Cornwall Wildlife Trust

Marine Strandings Network (dolphins and porpoises)

Each year, hundreds of dead cetaceans are washed up on the beaches of Cornwall and the Isles of Scilly. In response to this, Cornwall Wildlife Trust has developed its own Marine Strandings Network (MSN) of volunteers who currently collect and record information from stranded cetaceans and other marine wildlife. Volunteers record the carcasses of dead dolphins and, where appropriate, retrieve them for postmortem examination on behalf of its partner, the Institute of Zoology under the Defra funded UK Cetacean Strandings Investigation Programme (CSIP).

history Campaign has now closed

It ran from to

open_in_new https://www.cornwallwildlifetrust.org.uk/dolphinappeal

Registered Charity in England and Wales (214929)

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    Category

  • AnimalsAnimals
  • Environment/ConservationEnvironment/Conservation
  • OtherOther

    Helping

  • Women & GirlsWomen & Girls
  • Young People (18-30)Young People (18-30)
  • OtherOther

Location

Situation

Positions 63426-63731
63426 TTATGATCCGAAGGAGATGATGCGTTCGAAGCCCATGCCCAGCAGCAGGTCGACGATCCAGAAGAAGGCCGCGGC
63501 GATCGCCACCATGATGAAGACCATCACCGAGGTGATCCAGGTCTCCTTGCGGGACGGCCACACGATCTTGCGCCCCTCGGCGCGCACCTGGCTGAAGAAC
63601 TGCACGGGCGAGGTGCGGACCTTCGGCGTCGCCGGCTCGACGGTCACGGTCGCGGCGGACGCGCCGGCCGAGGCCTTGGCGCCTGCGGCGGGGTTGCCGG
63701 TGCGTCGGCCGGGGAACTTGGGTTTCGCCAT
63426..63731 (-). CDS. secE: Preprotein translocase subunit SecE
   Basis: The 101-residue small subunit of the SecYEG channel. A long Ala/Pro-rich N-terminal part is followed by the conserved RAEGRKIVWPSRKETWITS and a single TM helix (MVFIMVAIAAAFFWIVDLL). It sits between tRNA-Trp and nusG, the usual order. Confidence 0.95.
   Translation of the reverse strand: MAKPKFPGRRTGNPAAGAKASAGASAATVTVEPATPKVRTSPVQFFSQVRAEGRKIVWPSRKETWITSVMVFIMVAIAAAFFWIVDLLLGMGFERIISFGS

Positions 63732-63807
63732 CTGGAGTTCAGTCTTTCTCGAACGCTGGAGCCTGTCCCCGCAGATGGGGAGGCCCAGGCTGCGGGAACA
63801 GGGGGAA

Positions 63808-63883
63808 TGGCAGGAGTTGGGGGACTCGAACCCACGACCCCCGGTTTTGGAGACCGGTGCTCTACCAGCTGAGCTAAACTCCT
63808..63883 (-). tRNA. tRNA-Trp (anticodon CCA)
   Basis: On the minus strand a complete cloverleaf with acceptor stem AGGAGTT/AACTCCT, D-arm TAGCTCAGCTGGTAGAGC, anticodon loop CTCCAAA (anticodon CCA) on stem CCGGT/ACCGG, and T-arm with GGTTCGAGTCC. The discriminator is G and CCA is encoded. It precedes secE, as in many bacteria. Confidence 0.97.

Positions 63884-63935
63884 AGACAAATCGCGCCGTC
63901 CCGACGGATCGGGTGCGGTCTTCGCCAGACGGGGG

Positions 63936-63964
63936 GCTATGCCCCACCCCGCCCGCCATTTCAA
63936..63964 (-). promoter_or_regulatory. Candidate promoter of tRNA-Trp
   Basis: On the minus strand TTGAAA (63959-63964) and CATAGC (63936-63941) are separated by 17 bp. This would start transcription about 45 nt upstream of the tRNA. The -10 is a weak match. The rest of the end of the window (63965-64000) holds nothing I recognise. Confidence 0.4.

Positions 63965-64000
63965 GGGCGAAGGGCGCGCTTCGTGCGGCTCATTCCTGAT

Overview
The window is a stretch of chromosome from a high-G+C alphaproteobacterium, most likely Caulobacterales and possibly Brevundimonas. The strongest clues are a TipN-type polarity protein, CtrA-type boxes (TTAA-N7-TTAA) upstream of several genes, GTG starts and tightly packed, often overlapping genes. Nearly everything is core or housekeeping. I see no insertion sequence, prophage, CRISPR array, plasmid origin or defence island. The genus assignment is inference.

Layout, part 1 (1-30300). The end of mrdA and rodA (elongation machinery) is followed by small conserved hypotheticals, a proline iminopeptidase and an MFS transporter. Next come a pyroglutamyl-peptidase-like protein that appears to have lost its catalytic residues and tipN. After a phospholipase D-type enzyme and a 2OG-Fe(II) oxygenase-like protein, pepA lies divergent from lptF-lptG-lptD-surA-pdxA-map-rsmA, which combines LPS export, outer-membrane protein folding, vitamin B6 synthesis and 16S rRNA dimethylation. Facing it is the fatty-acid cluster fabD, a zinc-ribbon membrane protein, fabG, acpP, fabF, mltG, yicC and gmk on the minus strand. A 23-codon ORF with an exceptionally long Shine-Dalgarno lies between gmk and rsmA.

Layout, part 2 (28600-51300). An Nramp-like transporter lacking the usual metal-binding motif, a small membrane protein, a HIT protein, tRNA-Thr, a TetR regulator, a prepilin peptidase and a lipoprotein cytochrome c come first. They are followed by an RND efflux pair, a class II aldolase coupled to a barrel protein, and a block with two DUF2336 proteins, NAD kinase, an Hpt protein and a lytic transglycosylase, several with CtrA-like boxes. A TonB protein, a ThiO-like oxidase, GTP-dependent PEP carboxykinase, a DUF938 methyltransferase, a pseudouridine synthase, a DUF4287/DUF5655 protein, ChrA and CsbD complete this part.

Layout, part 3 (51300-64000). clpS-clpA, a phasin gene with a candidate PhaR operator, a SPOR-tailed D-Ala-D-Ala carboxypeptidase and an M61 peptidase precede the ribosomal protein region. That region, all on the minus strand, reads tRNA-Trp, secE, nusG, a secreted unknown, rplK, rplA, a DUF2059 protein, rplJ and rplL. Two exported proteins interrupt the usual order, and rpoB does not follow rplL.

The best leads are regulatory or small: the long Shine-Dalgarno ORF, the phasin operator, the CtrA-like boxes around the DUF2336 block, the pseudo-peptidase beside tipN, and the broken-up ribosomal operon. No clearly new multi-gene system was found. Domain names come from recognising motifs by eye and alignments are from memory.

Records of dead cetaceans provide an important source of information about the status and health of these species in our waters. Trends in the number and distribution of strandings can give us clues about the movements and population size of cetacean species. Postmortem examination yields vital information about the cause of death and also provides information about cetacean biology, ecology and population health and structure. In its current capacity, our Marine Strandings Network could be significantly improved, ensuring that the data is collected in a standardised way, the volunteers are well supported and that feedback is provided to them. We would like to: 1. Recruit, train and support volunteer strandings recorders from geographical areas which are currently not covered by the network. 2. Provide regular, more extensive training for volunteer strandings recorders to ensure robust data collection. 3. Encourage public reporting of strandings through production and distribution of Hotline emergency contact cards and leaflets, through presentations and publicity. 4. Collect and collate spatial and seasonal data on cetacean strandings. 5. Identify potential ‘hotspots’ where cetacean bycatch is a recurring problem to inform the process of developing management strategies. 6. Analyse data with respect to acoustic monitoring and sightings data to investigate any relationships and inform the process of developing management strategies. 7. Disseminate results through publication of scientific reports, volunteer newsletters and on the publicly accessible website. We need £10,000 a year to continue and develop this important work. We have already secured £3,500 a year from Frugi via the 1% For The Planet scheme which means we still need £6,500 a year. Any help with this would be most appreciated - thank you.

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